From an outsider’s perspective, it only ever looked like a group of mates having a casual kick about. There was no ref, no kits and let’s face it, the goals were most likely made of coats and bags. Yes, I’m of course talking about the old football days as a kid in the park.
But that’s not to say things weren’t serious, or that there weren’t strict rules to follow. Here are the 10 commandments of park football:
I. Thou shalt not set proper boundaries to the pitch.
Should the ball get miss kicked and go too far (and it always does), there are no throw ins. Basically, the ball goes to whoever can be arsed to run to get it back. Simple but fair.
II. Thou shalt stop playing when the ball’s owner gets tired or pissed off
Whoever said that knowledge was power clearly never owned a football.
III. Thou shalt put the fat kid in goal
Football is harsh. School and kids are harsher, so anyone who’s every played knows that one’s inevitable.
IV. Thou shalt end the game using the ‘next goal wins’ rule (alternative to II)
That’s right, technically you can win a game by scoring 3 goals to your opponents’ 14.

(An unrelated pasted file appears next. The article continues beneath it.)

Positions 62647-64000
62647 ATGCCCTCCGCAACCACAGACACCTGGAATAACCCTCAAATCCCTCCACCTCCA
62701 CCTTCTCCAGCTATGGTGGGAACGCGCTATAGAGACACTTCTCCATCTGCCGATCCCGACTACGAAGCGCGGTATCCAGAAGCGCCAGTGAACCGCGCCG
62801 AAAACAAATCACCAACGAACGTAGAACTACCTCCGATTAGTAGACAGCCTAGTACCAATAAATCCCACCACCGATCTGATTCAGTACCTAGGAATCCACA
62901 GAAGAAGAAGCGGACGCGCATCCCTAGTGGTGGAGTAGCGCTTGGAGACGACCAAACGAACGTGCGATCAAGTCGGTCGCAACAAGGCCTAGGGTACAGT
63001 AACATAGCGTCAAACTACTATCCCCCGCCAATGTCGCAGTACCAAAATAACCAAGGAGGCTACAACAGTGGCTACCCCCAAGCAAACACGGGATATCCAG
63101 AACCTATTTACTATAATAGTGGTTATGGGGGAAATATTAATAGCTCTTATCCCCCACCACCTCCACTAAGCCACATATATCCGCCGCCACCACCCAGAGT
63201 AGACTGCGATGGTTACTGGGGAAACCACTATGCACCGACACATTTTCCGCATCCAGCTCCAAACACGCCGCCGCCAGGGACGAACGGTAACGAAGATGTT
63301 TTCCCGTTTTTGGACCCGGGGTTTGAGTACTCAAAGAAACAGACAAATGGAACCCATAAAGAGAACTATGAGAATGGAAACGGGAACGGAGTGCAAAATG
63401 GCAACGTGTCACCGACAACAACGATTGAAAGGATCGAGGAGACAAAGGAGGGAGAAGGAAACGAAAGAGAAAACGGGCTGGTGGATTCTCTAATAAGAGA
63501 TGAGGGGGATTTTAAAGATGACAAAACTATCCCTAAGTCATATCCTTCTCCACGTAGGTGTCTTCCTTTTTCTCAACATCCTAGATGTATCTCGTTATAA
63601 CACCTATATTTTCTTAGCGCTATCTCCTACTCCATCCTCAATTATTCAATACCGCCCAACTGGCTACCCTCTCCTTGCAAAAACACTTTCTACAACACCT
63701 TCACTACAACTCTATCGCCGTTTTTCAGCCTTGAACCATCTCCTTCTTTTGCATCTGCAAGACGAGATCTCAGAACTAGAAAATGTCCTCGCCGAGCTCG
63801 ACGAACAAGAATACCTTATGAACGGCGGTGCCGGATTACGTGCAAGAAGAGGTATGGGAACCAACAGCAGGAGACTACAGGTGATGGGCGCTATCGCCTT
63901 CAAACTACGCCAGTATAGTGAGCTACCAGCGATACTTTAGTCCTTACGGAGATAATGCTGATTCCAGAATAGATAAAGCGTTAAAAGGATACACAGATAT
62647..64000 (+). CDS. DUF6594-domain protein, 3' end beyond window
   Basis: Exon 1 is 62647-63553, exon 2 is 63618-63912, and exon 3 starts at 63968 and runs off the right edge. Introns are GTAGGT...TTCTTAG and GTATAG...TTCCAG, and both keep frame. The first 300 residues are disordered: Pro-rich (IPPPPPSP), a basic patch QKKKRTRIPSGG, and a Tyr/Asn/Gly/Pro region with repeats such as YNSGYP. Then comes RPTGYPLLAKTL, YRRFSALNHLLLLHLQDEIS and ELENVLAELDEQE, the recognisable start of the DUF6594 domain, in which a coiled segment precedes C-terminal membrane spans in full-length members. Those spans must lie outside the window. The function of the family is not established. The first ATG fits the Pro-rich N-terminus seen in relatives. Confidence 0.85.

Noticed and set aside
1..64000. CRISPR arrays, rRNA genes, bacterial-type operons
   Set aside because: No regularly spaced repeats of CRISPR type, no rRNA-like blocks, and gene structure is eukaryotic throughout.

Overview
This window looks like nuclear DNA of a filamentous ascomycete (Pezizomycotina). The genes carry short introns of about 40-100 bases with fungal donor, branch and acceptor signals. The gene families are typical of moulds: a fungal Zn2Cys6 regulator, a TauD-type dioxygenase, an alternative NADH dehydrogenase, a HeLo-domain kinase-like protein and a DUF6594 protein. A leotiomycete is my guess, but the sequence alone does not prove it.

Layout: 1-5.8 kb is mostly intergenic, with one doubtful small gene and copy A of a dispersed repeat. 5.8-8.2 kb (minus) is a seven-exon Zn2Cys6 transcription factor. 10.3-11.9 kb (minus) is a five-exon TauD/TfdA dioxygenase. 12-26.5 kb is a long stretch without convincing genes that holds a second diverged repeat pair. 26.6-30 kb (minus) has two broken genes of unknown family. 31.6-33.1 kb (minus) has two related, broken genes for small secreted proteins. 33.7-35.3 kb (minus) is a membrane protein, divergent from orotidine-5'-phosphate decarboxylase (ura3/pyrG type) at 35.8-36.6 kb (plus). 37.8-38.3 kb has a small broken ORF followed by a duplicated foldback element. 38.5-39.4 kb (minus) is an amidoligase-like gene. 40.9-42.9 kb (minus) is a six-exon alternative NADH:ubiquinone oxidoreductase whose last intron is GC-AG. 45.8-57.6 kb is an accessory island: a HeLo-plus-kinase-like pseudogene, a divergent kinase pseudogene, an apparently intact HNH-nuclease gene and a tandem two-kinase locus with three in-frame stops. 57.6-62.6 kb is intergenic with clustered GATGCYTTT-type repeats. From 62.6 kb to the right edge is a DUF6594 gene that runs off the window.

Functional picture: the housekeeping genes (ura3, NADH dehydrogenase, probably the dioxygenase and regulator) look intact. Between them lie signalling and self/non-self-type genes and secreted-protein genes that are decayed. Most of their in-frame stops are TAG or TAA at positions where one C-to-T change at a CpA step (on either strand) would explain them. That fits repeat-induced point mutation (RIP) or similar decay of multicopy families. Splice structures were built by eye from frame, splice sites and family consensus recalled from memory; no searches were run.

V. Thou shalt award penalties only once everyone stops playing
Penalties are a grey area in the park. Not helped by the lack of actual penalty box, match officials and objectivity from all involved, the only way a penalty can be awarded is in the unlikely event every player agrees to it.
VI. Thou shalt try unnecessary skills if girls are watching on the side
Even though deep down you know they’re not watching the game, you definitely still count it as playing in front of a crowd.
VII. Thou shalt have an imaginary crossbar as tall as the goalkeeper
Importantly, this rule still stands in the event of a disproportionate height difference between the 2 goalies. It’s also impossible to score a goal off the crossbar, as those will systematically be regarded as off target (even if a keeper midget keeper doesn’t bother jumping for it).
VIII. Thou shalt play rush keeper if not enough people
This often goes hand in hand with arguments about how far from goal the keeper can use his hands. It also often involved the use of ridiculously small goals, consequently ruling out the chance of scoring Gerrard-like, long range efforts.
IV. Thou shalt use the ‘goal or penalty’ rule
In the event of both teams disagreeing whether the ball is indeed in the back of the fictional net.
X. Thou shalt let the ball owner decides who plays
As many will know, a great way out when a randomer approaches you asking to join the play.